You can also create shortcuts to other resources such as documents and calendars and even have connectors that will pull information down from external sources into the team channel conversation. An example here is twitter. You can configure Twitter to pull information relating to a certain term or #hashtag into the conversation. This is useful if you want to consolidate multiple sources of information into a single searchable (and persistent) conversation.
The limitation of Teams is that you have to be invited into a channel to participate and you would never normally find any information stored within the channel. This allows for a secure, collaborative environment for work teams with a single point of truth. It’s not configurable to allow external persons to participate, for that you would have to create them an office365 account with the correct licensing. I could see Microsoft developing the Teams interface so that it in effect becomes your desktop, so everything takes place through that single pane of glass.
Yammer differs from teams on the premise that it was created with the purpose of sharing information companywide. Yammer is not a real time collaboration tool. Whilst you can upload and share content, it becomes a snapshot of the point in time to which it was uploaded. If you revise the doc, then you have to upload it again. Yammer will now also use Office365 groups, so you can at least repurpose groups for Yammer saving some time.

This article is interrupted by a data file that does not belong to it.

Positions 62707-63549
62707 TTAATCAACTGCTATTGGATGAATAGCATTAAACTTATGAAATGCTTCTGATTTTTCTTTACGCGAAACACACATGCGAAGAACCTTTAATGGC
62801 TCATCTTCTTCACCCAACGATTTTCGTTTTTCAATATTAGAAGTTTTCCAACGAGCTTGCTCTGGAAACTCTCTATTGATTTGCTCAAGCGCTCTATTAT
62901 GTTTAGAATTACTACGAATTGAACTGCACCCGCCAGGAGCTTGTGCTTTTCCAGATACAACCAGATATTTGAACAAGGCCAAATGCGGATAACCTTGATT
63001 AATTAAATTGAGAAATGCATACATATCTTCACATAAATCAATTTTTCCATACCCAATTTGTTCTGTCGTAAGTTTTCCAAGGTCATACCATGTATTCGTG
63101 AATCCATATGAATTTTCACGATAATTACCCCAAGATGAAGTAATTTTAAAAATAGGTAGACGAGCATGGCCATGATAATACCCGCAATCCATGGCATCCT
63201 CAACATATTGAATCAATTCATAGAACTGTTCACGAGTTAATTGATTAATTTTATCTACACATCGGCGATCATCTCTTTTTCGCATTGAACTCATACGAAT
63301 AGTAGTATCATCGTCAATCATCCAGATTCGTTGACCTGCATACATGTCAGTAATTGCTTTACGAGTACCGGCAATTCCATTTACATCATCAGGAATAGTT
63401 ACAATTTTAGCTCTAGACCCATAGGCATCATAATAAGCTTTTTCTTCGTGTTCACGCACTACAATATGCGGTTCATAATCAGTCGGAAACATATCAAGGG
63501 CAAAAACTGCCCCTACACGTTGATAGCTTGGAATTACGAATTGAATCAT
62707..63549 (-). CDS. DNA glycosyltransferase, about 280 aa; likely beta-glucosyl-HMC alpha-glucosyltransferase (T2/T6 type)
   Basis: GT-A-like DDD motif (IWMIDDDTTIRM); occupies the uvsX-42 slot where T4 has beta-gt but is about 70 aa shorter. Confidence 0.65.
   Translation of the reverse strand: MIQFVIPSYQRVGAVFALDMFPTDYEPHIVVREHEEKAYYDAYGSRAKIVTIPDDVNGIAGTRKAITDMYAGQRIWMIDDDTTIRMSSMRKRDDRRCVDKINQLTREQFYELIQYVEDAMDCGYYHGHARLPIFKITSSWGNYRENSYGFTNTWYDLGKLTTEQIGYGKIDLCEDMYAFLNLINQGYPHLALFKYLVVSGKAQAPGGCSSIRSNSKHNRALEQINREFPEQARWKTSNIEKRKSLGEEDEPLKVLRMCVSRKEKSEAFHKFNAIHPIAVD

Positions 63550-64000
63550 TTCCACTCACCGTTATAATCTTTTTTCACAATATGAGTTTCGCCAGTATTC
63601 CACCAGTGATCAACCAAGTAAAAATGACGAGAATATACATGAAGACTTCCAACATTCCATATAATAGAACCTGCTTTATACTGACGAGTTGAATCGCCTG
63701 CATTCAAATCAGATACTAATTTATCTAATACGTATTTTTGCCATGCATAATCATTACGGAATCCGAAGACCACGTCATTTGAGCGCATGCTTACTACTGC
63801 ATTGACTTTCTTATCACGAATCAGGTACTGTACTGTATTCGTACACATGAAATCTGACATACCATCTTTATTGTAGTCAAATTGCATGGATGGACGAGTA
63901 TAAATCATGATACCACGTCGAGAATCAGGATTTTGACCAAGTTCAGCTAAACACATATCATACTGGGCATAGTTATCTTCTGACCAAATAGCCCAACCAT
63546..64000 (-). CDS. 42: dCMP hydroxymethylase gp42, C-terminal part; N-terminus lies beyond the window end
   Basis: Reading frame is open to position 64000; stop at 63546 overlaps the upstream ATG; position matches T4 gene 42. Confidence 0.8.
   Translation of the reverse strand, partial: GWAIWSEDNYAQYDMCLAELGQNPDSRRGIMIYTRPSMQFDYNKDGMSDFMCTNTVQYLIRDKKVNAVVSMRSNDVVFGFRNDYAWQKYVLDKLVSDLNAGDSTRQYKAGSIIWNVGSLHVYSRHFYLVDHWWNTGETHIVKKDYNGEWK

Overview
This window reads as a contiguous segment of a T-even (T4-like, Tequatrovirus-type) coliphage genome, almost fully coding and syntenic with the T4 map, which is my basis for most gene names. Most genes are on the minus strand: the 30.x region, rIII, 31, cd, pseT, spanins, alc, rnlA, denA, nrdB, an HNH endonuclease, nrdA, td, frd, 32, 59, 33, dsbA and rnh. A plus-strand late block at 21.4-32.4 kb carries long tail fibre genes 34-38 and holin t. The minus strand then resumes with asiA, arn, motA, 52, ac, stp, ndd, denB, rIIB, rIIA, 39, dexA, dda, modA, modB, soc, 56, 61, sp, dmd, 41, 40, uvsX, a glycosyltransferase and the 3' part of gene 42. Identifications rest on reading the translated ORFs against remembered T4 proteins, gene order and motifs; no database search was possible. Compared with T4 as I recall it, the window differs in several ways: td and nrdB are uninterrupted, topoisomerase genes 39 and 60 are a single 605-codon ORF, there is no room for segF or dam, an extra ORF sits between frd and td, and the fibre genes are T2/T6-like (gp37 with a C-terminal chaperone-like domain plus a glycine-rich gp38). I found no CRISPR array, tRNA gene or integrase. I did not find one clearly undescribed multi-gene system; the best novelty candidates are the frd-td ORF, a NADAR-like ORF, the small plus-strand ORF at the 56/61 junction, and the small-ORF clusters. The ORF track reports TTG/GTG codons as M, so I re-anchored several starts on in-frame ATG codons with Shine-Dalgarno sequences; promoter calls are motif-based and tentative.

Yammer also has the ability to invite people from outside of your business to participate within the conversations that take place, giving you a wider and sometimes richer feed of information. (Or conversely reach a wider audience.)
This crowd sourcing perspective can sometimes be useful to gain insights from a wider group. As the reach is wider though, the speed that information can be delivered is more slowly. Whilst Yammer has the capability to allow Instant Messaging, there is no voice, video or desktop sharing capabilities built in which highlights in non-realtime heritage.
The answer to which one should I use right know is probably all of them. Since both Yammer and Teams utilise Office365 groups, that simplifies things slightly. If you want realtime collaboration which is persistent and has voice, video, desktop sharing, file sharing etc, use the teams product. If you need broadcast capability with external access to a non realtime channel, use Yammer. People in the business will probably use both.
In time I’m sure Microsoft could collapse the two products into one, where you create either a teams channel or a yammer channel and dependent on the channel type created, the channel would inherit the requisite attributes. All of this tied together in a single interface being driven behind the scenes by Office365 groups would be a good place to be, but its not there yet!